ECB published results of the September 2019 survey on credit terms and conditions in euro-denominated securities financing and over-the-counter (OTC) derivatives markets. The September 2019 survey collected qualitative information on changes between June and August 2019. The results are based on responses from a panel of 28 large banks, comprising 14 euro area banks and 14 banks with head offices outside the euro area. ECB also published guidelines and detailed data series related to the survey.
The results reveal that overall credit terms offered to counterparties remained, on balance, broadly unchanged between June and August 2019 in both the securities financing market and the OTC derivatives market. However, price terms for sovereigns and insurance companies tightened. Additionally, non-price terms for banks and dealers and investment funds tightened. A deterioration in liquidity conditions and in the financial strength of counterparties were the main drivers underlying this tightening. Looking ahead, a small net percentage of respondents expect overall terms to ease for most counterparty types over the next three months. Respondents reported that all counterparty types, except hedge funds, had intensified their efforts to negotiate more favorable price and non-price terms over the past three months.
Regarding the provision of finance collateralized by euro-denominated securities, the maximum amount and maturity of funding continued to decline, especially for funding secured with government bonds. Financing rates or spreads decreased for funding secured with most types of collateral, in particular for convertible securities and corporate bonds. Demand for funding continued its declining trend across all types of collateral, notably equities. For most types of collateral, overall demand for funding has now fallen in more than four consecutive reference periods. For non-centrally cleared OTC derivatives, initial margin requirements increased somewhat, while liquidity and trading deteriorated slightly for interest rate, equity, and foreign exchange derivatives.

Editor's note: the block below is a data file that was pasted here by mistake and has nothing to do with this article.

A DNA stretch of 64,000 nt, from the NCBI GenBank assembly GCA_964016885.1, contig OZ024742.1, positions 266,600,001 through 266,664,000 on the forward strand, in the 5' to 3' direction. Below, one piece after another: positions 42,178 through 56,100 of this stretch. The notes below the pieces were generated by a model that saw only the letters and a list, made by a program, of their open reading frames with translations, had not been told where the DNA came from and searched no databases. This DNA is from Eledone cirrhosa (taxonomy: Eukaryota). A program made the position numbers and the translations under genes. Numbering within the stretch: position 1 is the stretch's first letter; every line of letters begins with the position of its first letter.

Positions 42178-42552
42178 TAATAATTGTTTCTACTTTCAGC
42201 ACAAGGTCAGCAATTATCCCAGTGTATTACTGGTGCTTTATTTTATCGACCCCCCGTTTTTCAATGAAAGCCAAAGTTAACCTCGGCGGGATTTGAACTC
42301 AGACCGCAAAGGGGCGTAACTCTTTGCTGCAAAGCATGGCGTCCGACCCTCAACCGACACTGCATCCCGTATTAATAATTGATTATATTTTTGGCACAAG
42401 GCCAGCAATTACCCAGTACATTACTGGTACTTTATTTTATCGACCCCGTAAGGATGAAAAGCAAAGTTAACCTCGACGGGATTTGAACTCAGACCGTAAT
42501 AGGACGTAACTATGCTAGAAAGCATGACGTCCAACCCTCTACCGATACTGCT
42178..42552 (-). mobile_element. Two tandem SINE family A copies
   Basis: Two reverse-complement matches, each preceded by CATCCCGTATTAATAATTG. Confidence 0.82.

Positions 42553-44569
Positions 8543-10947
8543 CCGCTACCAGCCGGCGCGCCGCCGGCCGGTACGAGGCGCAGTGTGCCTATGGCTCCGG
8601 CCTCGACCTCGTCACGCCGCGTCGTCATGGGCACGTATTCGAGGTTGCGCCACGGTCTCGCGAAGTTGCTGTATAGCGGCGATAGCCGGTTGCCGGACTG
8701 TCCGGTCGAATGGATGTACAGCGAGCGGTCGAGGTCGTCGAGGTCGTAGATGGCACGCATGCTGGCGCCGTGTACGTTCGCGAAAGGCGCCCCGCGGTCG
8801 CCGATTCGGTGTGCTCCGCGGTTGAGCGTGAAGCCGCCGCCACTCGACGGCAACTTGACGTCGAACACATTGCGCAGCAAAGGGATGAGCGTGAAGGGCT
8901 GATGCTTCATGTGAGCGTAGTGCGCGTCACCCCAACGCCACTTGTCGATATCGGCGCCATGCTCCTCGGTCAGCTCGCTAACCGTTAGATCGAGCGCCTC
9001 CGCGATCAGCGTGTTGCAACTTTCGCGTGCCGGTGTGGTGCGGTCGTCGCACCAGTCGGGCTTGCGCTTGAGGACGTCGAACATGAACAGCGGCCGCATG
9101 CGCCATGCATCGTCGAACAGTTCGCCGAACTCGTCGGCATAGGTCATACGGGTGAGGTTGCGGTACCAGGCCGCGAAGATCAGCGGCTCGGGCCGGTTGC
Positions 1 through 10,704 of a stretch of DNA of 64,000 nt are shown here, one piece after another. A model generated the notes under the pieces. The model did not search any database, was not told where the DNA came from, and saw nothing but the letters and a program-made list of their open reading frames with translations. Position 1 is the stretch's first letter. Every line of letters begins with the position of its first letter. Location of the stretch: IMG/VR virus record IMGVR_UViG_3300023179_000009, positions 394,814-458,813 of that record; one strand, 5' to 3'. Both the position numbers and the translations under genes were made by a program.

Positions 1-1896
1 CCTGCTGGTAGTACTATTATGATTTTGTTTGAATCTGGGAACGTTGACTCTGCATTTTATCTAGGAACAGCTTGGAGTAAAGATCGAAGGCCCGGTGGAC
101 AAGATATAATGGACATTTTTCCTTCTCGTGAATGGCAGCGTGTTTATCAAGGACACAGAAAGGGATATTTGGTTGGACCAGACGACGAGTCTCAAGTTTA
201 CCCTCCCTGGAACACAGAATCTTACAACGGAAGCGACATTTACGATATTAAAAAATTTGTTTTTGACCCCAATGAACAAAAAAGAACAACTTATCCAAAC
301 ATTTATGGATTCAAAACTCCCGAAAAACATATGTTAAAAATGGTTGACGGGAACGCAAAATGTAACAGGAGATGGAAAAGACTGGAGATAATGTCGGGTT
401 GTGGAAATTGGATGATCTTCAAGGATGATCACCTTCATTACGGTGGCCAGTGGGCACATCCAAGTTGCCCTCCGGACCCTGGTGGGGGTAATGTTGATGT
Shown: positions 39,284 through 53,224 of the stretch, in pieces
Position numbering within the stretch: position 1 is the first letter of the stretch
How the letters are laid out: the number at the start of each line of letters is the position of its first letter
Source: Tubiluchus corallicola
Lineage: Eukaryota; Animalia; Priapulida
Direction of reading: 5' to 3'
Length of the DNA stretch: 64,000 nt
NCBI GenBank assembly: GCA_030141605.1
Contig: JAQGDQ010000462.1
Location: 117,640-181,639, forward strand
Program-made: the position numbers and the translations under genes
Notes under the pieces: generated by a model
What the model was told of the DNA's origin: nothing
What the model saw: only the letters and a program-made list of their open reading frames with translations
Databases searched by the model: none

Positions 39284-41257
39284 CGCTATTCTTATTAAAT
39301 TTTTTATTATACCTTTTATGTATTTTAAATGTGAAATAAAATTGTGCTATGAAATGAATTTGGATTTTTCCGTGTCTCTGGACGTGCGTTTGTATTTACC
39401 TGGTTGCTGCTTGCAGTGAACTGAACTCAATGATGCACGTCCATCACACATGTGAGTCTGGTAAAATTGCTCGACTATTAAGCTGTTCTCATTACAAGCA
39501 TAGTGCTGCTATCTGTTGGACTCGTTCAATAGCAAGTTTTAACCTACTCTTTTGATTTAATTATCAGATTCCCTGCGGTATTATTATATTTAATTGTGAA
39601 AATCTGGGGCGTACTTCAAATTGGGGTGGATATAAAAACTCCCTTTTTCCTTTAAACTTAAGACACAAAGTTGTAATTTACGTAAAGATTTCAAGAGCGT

The Eurosystem conducts a quarterly qualitative survey on credit terms and conditions in euro-denominated securities financing transaction and OTC derivatives markets. The survey covers changes in credit terms and conditions over three-month reference periods ending in February, May, August, and November. The survey questions are grouped into three sections counterparty types, securities financing, and non-centrally cleared OTC derivatives. The questions focus on how terms have tightened or eased over the past three months, regardless of longer-term norms, why they have changed, and expectations for the future.
Keywords: Europe, EU, Banking, Insurance, Securities, Survey Results, OTC Derivatives, Credit Terms and Legal Conditions, Securities Financing Transactions, Margin Requirements, ECB
Previous ArticleESMA Publishes Market Share Figures for Credit Rating Agencies in EU
The Bank of England (BoE) published a consultation paper on approach to setting minimum requirement for own funds and eligible liabilities (MREL), an operational guide on executing bail-in, and a statement from the Deputy Governor Dave Ramsden.
The European Banking Authority (EBA) is seeking preliminary input on standardization of the proportionality assessment methodology for credit institutions and investment firms.
Certain regulatory authorities in the US are extending period for completion of the review of certain residential mortgage provisions and for publication of notice disclosing the determination of this review until December 20, 2021.
The Prudential Regulation Authority (PRA) published the policy statement PS18/21, which introduces an amendment in the definition of "higher paid material risk taker" in the Remuneration Part of the PRA Rulebook.
The European Banking Authority (EBA) published its annual report on asset encumbrance in banking sector.
The European Banking Authority (EBA) published a methodological guide to mystery shopping.
The Australian Prudential Regulation Authority (APRA) released a letter to authorized deposit-taking institutions to provide an update on key policy settings for the capital framework reforms, which will come into effect from January 01, 2023.
The Committee on Payments and Market Infrastructures (CPMI) and the International Organization of Securities Commissions (IOSCO) published a report that assesses the business continuity planning activities of financial market infrastructures or FMIs.
The Bank of England (BoE) published questions and answers (Q&A) on OSCA to BEEDS migration for statistical reporting as well a presentation from the project overview session held with statistical reporters.
The Basel Committee on Banking Supervision (BCBS) is consulting on a technical amendment to the Basel Framework to reflect a new process reviewing the global systemically important bank (G-SIB) assessment methodology.